Russia is a far different matter. The moment the French army had crossed the Berezina it was save and could return into peaceful lands without much opposition. He left it in capable hands of his Marshals, and returned as soon as he could when he had dealt with the coup that was attempted in Paris.

It was simple logic, and had nothing to do with cowardliness or disloyalty.

Quote:
Napoleon hated the masses. He once described them as "la vile populace."
He loved France and he loved it's people, but yes he hated the masses. You know why? Simple because of the experience he had with them. He saw how the masses humiliated the French king Louis XVI and forced him to wear the red liberty cap. He saw the Tuileries get stormed and the Swiss Guard butchered. He faced 20,000 royalist at the 13 vendémiaire and managed to beat them. He knew what the masses could create and what they could destroy. That's why he was so urgent to halt the revolution, finish it and bring France and it's masses into peaceful waters again.
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Old December 12th, 2012, 02:49 PM   #115

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Not during his reign,[in france yes,outside he mostly sucked them dry]but in the long run the legacy of the code did.
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Old December 12th, 2012, 03:12 PM   #116
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Not during his reign,[in france yes,outside he mostly sucked them dry]but in the long run the legacy of the code did.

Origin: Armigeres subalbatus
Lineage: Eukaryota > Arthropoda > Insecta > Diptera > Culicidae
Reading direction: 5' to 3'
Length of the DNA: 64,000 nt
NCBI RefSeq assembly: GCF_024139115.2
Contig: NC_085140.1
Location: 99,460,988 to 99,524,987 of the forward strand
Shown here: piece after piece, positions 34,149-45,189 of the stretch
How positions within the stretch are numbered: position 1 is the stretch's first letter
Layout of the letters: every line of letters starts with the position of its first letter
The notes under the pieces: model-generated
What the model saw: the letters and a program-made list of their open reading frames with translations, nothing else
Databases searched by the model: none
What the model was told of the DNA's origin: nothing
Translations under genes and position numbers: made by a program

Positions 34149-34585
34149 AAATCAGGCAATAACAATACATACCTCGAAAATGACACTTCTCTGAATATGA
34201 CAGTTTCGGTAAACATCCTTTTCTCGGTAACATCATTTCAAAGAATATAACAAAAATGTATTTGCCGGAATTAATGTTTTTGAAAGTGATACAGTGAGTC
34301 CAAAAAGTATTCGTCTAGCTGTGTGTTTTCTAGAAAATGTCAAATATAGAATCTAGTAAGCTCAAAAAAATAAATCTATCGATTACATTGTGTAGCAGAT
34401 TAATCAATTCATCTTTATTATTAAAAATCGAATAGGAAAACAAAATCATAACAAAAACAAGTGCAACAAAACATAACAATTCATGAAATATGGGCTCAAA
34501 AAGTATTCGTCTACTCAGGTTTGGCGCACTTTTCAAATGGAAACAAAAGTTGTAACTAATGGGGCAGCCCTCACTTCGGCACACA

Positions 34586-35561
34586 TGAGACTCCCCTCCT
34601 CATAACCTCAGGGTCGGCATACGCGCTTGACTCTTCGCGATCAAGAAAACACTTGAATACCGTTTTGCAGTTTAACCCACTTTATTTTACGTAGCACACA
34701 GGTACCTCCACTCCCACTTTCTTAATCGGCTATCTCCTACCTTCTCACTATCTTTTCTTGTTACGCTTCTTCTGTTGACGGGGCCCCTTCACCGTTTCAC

Sucked them dry? He gave the same advantages to any occupied French territory or vassal. Also the conscription was just as high in France as in the rest of Europe, even lower if I am not mistaken. The only regions that suffered were Spain and the coastal regions who's economies was mainly focused on trade. But I know for a change for my country (the Netherlands) who mainly relied on trade, it didn't came as far as starvation. Much of this could also have been resolved if Britain had been more open to negotiations, but thats for an other time and who knows even a different thread.

It's just so unfair to say that only France profited between 1789-1814. Their are even claims that the stopping of the trade with England, boosted in fact the Belgian industry and made it the dominant one on the continent in the post-Napoleonic period. Also the Polish even received their own nation, and many of the German states and most states in the rest of Europe were finally relieved from the pre-revolutionary oppressive ways of government and came in touch with a much more liberal one.

And yes many of these territories were ruled by the closest to Napoleon. But even they were mostly a blessing for the countries they ruled. For example look how popular Louis Napoleon was in Holland, and the way Joseph ruled over Naples. The only real unsuccessful brother was Jerome, who treated Westphalia as a milking cow. But Napoleon was not exactly by that behavior.